• The Danger Mouse episode "Public Enemy Number One" had Baron Greenback convince an amnesiac Danger Mouse he was really a super-thief known as "The White Shadow". It backfired spectacularly on Greenback when Danger Mouse proved to be a better criminal than he was.
  • An episode of the Donkey Kong Country cartoon had Donkey Kong getting amnesia. Both Kaptain Skurvy and then King K. Rool convince him he's on their side.
  • One of the Captain Caveman and Son shorts on The Flintstone Kids had Captain Caveman get amnesia and assume that he was a villain because he was dressed as one (A domino mask). Interestingly, the entire criminal element of the city helps his son get him back to normal - Captain Caveman is such an effective thief that the city soon runs out of places that the other criminals can rob.
  • Ultimately subverted in Gargoyles when a well-meaning alien, convinced that her gargoyle companions are agents of an enemy species he has been fighting, erases Elisa's memory and tells her that the gargoyles are her enemies. Elisa is of course uncertain whom to trust, but ultimately refuses to cooperate with the alien considering that the gargoyles evidently have not done anything to deserve being treated like that ("that" being that he was going to execute them in a rather messy fashion). At that, the alien stands down since any beings who can inspire that kind of personal loyalty under such circumstances are likely not his enemies either, and the memory wipe would have removed any brainwashing the gargoyles had done to Elisa if they really had been working for the Space-Spawn.
  • A unique example occurs in one episode of Jackie Chan Adventures where Valmont convinces the amnesiac Tohru that he was a criminal working for him. What makes this unique is that, before his Heel–Face Turn, Tohru did work for Valmont (indeed, Tohru's old criminal records are part of what Valmont uses to convince him).
  • Krypto the Superdog: One episode had Krypto lose his memory due to red kryptonite. The Junkyard Dogs, a gang of Harmless Villain stray dogs, try to take advantage of Krypto by convincing him he's part of their gang. However, Krypto's heroic sense of justice still remains and a rescue of the dog leader's girlfriend (who wished for Krypto to regain his memory) brings him back to his senses.
  • Kung Fu Panda: Legends of Awesomeness: Taotie discovers that the Furious Five have lost their memory after being exposed to Po's memory-erasing move. While Po and Master Shifu are away, Taotie took the opportunity to use this to his advantage by having them attack Master Shifu and Po upon their return. When the Furious Five regain their memory, they attacked Taotie causing him to get away.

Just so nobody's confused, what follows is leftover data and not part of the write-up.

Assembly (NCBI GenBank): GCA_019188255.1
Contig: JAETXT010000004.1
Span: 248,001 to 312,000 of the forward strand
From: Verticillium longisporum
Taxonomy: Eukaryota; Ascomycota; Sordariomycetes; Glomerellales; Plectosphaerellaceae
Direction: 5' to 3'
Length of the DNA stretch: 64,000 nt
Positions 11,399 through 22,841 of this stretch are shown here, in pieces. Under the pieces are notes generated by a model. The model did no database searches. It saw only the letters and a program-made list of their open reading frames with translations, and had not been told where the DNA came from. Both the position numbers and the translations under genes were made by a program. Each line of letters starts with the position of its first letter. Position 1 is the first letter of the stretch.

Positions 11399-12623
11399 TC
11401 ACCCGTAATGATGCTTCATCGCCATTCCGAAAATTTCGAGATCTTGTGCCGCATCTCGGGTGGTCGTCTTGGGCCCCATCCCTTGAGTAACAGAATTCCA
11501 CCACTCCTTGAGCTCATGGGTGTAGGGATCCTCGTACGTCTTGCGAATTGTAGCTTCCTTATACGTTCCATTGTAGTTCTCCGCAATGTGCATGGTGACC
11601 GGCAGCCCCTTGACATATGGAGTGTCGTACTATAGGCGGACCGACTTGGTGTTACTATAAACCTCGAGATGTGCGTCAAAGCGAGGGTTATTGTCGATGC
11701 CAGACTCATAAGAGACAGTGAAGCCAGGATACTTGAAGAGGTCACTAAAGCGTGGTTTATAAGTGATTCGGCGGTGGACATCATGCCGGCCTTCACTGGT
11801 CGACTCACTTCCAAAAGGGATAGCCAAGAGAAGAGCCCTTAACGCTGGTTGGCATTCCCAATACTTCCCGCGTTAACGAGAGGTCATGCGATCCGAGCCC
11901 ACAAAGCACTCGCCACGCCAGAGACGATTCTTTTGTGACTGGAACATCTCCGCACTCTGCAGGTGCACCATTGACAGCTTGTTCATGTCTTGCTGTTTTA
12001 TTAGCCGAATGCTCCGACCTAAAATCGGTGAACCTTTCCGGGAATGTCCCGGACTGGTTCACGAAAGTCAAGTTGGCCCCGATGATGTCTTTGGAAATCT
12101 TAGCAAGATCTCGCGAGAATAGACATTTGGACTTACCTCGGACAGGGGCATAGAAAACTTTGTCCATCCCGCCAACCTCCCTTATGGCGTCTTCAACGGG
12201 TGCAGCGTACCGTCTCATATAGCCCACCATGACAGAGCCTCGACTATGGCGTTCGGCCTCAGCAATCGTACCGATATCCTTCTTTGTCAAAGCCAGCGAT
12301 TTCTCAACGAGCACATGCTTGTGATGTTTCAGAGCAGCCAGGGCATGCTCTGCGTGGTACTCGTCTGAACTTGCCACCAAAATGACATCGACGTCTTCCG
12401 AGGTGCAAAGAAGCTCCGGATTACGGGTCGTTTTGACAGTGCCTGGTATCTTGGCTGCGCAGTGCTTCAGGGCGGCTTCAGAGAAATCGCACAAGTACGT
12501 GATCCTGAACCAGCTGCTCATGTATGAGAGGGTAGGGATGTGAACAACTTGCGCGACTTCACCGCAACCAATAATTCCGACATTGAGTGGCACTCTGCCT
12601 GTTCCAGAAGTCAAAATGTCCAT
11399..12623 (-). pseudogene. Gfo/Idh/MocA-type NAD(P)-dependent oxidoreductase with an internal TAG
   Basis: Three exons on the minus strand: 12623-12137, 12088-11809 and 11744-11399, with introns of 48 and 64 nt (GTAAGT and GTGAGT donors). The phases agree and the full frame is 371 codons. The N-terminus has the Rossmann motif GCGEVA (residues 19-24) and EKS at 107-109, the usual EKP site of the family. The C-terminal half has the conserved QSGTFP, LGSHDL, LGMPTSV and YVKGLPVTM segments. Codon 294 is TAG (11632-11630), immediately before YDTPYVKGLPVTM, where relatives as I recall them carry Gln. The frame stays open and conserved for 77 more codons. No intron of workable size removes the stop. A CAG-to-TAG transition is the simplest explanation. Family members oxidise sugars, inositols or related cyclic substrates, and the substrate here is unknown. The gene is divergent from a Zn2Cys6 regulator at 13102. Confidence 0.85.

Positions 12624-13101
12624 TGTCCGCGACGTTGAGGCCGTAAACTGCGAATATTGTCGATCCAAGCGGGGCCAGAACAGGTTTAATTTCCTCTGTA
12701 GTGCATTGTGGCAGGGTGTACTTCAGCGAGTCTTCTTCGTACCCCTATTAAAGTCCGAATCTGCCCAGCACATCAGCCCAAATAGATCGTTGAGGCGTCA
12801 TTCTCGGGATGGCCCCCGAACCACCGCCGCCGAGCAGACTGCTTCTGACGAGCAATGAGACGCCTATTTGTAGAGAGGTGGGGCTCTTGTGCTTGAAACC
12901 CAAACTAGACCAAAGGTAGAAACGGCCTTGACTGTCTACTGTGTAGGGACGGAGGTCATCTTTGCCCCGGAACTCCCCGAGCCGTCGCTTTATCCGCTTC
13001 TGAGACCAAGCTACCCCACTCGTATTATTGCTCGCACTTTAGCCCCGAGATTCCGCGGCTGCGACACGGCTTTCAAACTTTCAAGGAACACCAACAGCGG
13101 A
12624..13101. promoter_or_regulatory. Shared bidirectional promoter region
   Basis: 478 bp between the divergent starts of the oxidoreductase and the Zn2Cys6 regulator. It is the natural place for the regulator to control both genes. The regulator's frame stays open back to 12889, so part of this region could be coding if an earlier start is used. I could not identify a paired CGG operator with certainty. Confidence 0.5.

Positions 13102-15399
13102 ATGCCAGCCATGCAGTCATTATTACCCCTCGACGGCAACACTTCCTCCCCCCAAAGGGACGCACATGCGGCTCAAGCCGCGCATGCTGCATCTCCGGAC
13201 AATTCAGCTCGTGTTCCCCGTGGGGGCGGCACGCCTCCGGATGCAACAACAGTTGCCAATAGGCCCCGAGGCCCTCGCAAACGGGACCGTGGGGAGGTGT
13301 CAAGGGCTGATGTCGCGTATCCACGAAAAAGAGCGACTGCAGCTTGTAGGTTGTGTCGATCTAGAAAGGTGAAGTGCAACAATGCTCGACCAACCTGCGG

• In another episode, Po is the one to lose his memory, and is convinced by Fung that he is the leader of the Croc Bandits. Po embraces the role, becoming so villainous that even Fung is disturbed by him.
  • Lolirock: Praxina and Mephisto used a spell to erase Iris' memories and convinced her that she worked with them and that Talia and Auriana were her enemies.
  • Ninjago: "Corruption" reveals that the Ice Emperor is really the memory-wiped ice ninja Zane, who was manipulated by the exiled formling Vex into thinking he was a disgraced ruler so that Vex could take control of the Never-Realm.
  • An accidental case in The Powerpuff Girls (1998) episode, "Los Dos Mojos": Mojo Jojo knocks out Bubbles from behind. Before going completely out, Bubbles opens her eyes one last time to see her assailant gloating over her, causing her to believe she IS Mojo Jojo once she wakes up.
  • In the Rated "A" for Awesome episode "Noam No More," Noam loses his memory after an attempt to improve it goes awry. Chet finds him, and convinces him that he is "B.T.," his personal enforcer, using him to enact a wave of terror on the school.
  • Happens in the Spider-Man: The Animated Series episode "Make a Wish", based on the comic above with Doc Ock erasing Spider-Man's memory and pretending that they're partners and that Spidey lost his memory in an accident. This is helped thanks to some video of J. Jonah Jameson bad-mouthing him as usual. In this version, Spidey is reminded of who he really is by a young girl who's his biggest fan. Here, the device is an actual "neural neutralizer" and Ock uses it on Spider-Man on purpose, rather than it being an interaction between a nuclear nullifier and his radioactive blood.
  • One episode of Superfriends has Superman getting knocked out by a comet and landing on the Arthurian Legend IN SPACE planet. When some local revolutionaries try to beat him up and fail miserably, they ask him to become their leader to Take Over the World. Superman quickly decides that this priority is way more interesting than figuring out who he is, and topples the government to pave way for the revolution's primary objective- raising taxes. Naturally, it falls to the other Superfriends to stop him.
  • In the Grand Finale of Superman: The Animated Series, "Legacy", Superman has his memory wiped after being abducted by Darkseid, and he is led to believe he is Darkseid's adopted son.
  • Semi-example: In Beast Wars, the upright, chivalrous Silverbolt was initially on the evil Predacon side. He was a newborn "blank" mechanoid, who had a personality but no memories. He had no clue Megatron was really the bad guy, but he figured it out soon enough.
  • In the season 1 finale of Transformers: Prime, Optimus Prime sacrifices the Matrix of Leadership to stop Unicron, along with all of his memories as Optimus Prime. Megatron immediately takes advantage of this opportunity to welcome his old friend Orion Pax into the ranks of the Decepticons.


Video Example(s):


"Ada Da"

BoBoiBoy's counterparts lose their memory the longer they remain split up, so much so that his lightning elemental, who was kidnapped by Adu Du, is convinced that his name is Ada Da, and tricked into attacking his friends and family.

How well does it match the trope?

Example of:

Main / CriminalAmnesiac

Media sources: